Nearly 8,000 representatives from governments, civil society, donor agencies and development organizations will converge on Sendai, Japan, this weekend with one primary goal: adopt a new framework to guide stakeholders on how to reduce disaster risks.
The EU’s new commissioner for humanitarian aid and crisis management is one of them.
Christos Stylianides will be leading the EU delegation to the third World Conference on Disaster Risk Reduction alongside his predecessor, Kristalina Georgieva, who now serves as European commissioner for budget and human resources.
The European Union has been among the leaders in integrating disaster risk reduction and management in its development and humanitarian aid programs. In 2013, it adopted new policies to guide its Civil Protection Mechanism, allowing for a faster and more effective response to natural and man-made disasters. In the same year, ECHO, the EU’s humanitarian aid arm, spent 20 percent of its funding on DRR activities and integrated DRR activities in 60 percent of all the projects it funded.
It’s no surprise, then, that the EU would want to take a more active role in Sendai, putting up not only an exhibition booth but also hosting a side event on how to put DRR policies into practice.
The EU aid chief himself seems keen on ensuring Sendai will create a “robust and ambitious post-2015 framework that can guide us to a resilient world,” noting three things he would want to see achieved at the conference.
The first is to “ensure coherence with the international agenda.”
The DRR framework is not the only global agreement that will be finalized this year. In September, world leaders and development stakeholders will meet in New York to adopt a new agenda to replace the Millennium Development Goals. And just three months after, heads of state and climate change advocates will gather in Paris to, hopefully, sign off on a legally binding, universal climate agreement.
Despite their interrelated goals, the current Hyogo Framework for Action, MDGs and Kyoto Protocol are implemented and monitored independently of one another. So this year provides a rare opportunity to create linkages that could help strengthen implementation and improve chances of success.
“To generate a constructive dynamic toward achieving our global objectives, we need interlocking agreements on how we tackle our joint challenges,” Stylianides told Devex, adding that this can start by having a simple but unified way to monitor progress.
Disaster resilience, he noted, “can contribute to smart, sustainable and inclusive growth” and there is an opportunity now to integrate disaster risk management in these global frameworks.
The EU’s humanitarian aid chief said the Sendai framework should have “action-oriented targets,” which could more effectively measure implementation and “encourage stronger accountability.” He noted that self-monitoring of progress toward meeting the five priorities outlined in the Hyogo framework has resulted in inconsistent efforts to monitor risk and resilience to disasters.
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“[But] improved accountability, transparency and governance should constitute key principles of the post-2015 framework,” the commissioner said, adding that “targets and indicators to measure progress and encourage implementation” should be strengthened as well.
And third, the new framework should include provisions that encourage innovative solutions and approaches to reducing and managing disaster risk; according to the commissioner, doing so could even “lead to new business opportunities and contribute to green growth and job creation.”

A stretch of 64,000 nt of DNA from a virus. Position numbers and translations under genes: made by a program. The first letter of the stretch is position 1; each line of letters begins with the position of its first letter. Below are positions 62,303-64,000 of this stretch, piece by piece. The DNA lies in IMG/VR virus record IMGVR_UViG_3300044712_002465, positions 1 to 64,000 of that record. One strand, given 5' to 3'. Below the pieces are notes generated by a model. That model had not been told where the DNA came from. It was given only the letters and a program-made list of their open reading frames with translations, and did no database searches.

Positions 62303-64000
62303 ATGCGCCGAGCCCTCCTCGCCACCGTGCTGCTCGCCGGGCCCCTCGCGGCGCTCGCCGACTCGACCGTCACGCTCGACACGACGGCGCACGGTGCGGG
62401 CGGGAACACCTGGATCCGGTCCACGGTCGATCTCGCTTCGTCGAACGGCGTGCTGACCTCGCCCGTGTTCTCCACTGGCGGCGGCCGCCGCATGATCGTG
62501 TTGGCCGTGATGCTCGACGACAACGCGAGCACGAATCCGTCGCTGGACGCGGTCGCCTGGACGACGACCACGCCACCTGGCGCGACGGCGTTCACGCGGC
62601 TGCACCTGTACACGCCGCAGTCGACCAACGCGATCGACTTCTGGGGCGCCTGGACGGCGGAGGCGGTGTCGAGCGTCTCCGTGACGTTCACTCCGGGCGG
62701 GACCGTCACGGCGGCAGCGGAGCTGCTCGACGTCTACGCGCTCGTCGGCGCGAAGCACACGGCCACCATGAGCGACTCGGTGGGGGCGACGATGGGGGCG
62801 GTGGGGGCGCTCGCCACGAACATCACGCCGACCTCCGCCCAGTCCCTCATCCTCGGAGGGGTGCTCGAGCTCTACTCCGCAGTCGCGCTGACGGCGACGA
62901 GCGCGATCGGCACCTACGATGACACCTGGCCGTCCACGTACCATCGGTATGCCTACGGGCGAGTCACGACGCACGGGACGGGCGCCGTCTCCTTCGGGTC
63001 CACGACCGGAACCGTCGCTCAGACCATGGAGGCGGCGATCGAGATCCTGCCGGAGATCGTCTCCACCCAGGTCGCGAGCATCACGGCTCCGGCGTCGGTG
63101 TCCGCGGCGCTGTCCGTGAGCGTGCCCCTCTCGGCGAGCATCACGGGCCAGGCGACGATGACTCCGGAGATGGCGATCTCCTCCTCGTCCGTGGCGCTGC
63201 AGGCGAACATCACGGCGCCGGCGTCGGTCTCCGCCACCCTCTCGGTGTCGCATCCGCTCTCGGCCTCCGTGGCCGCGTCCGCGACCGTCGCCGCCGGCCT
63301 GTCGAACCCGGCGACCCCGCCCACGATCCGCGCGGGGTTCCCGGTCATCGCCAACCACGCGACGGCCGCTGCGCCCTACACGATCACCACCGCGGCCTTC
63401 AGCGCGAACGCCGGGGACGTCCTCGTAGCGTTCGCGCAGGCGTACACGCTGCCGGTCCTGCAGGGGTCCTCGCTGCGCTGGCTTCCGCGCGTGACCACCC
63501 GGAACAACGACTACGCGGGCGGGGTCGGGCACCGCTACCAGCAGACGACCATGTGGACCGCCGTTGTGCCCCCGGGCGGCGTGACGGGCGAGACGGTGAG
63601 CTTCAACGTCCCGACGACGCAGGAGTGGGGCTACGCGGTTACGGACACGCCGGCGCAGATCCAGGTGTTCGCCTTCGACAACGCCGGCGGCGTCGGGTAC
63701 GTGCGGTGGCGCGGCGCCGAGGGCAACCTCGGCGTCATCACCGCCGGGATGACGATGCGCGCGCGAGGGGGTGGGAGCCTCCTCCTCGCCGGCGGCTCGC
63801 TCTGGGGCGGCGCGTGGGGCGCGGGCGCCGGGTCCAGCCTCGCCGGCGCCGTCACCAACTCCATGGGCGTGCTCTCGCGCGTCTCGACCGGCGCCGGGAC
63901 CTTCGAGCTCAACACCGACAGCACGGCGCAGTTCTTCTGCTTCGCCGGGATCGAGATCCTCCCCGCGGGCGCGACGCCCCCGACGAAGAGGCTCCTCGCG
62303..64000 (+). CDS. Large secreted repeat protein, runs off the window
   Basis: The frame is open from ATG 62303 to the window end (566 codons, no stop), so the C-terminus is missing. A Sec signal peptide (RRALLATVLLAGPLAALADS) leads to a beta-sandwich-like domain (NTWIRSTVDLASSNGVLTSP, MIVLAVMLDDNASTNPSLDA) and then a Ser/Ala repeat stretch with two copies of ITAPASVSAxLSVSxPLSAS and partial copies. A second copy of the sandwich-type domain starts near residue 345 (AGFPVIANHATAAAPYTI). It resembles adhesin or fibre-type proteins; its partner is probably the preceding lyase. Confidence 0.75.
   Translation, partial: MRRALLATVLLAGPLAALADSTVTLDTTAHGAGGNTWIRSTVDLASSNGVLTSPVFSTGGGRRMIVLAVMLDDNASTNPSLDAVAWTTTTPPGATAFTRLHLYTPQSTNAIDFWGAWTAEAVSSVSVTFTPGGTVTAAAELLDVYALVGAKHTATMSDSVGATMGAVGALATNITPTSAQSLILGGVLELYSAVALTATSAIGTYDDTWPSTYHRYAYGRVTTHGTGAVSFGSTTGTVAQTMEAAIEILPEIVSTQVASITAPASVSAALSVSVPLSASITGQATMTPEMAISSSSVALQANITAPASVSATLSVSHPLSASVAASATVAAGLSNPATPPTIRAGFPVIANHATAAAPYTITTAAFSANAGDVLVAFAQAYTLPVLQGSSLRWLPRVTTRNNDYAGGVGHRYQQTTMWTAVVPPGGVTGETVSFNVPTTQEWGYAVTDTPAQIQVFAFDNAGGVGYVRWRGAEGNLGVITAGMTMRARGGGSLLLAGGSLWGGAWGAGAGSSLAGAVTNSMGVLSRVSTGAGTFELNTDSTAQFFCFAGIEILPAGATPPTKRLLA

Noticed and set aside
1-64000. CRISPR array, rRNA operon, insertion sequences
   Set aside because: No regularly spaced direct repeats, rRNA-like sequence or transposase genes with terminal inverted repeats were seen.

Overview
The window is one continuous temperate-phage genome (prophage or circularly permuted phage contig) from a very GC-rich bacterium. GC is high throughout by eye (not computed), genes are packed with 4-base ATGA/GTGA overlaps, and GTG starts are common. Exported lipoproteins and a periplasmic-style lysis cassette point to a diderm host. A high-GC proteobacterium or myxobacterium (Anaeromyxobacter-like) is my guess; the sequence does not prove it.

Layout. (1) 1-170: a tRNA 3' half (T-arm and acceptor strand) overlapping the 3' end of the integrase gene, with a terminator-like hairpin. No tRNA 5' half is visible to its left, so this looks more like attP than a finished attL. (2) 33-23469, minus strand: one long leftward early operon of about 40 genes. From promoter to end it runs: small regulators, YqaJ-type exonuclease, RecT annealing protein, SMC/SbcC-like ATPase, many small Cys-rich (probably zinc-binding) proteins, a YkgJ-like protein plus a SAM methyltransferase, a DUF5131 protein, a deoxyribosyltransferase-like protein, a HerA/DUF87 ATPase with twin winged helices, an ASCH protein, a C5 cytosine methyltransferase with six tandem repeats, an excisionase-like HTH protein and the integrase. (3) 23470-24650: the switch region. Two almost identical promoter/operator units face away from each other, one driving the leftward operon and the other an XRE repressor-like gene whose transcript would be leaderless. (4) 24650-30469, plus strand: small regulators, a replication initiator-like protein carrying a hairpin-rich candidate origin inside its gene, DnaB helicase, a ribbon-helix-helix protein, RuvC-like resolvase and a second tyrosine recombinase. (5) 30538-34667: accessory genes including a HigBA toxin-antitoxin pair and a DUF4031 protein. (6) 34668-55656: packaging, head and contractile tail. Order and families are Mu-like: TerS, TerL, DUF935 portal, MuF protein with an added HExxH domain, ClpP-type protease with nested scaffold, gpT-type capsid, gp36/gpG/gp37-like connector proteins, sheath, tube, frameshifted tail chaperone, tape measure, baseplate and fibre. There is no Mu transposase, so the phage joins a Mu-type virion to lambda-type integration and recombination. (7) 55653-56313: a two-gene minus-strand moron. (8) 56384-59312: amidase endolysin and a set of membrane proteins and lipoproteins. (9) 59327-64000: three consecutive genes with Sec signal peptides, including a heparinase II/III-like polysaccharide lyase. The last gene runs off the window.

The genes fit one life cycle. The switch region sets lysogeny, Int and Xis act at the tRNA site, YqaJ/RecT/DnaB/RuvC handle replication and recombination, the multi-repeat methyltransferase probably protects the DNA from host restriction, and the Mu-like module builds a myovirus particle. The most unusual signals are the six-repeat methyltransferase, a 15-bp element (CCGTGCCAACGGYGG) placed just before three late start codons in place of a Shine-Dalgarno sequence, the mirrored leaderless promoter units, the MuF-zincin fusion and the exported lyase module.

“We have an important opportunity here,” Stylianides stressed. “The new framework could play an important role by for example promoting disaster-proofing in public and private financial decisions as well as climate and disaster resilience for all major infrastructure projects.”
‘Important contributions’ from the EU
The European Union has in fact already taken steps to incorporate DRR as a key element of its sustainable development cooperation. Over the past decade, the 28-member bloc has seen about 100 billion euros ($106.3 billion) in losses to disasters. In response, it adopted a communication last year that has been guiding discussions between member states, the European Parliament and other stakeholders around the EU position for the Sendai negotiations.
These discussions have helped bring to light “important EU deliverables toward a coherent policy on disaster risk management that can … underpin the new international framework,” the EU aid chief said. Of these, the commissioner highlighted three areas where the EU could provide significant input.
The first is in risk assessment and analysis. According to Stylianides, the European Commission has prepared a cross-sectoral review of risks in Europe to gauge the impact of climate change and the need for climate adaptation.
The second area is in the exchange of experiences to improve governance. The commissioner underscored how helpful periodic peer review mechanisms, voluntary or otherwise, have been to policy-making and increasing accountability, and suggests integrating such instruments in the Sendai framework.
Lastly, the EU could share lessons learned and good disaster prevention practices, particularly those that cut across themes, from governance and planning to research and technology.
Whether the results of these discussions would have an impact on the negotiations in Sendai remains to be seen, but Stylianides stressed that he and his team would do their “utmost” to ensure a strong framework will be adopted.
“At the end of the day,” the EU aid chief said, “the world needs action not words.”
What elements should be part of the next global disaster risk reduction framework to ensure it can pave the way for smart, sustainable and inclusive growth? Let us know by leaving a comment below.
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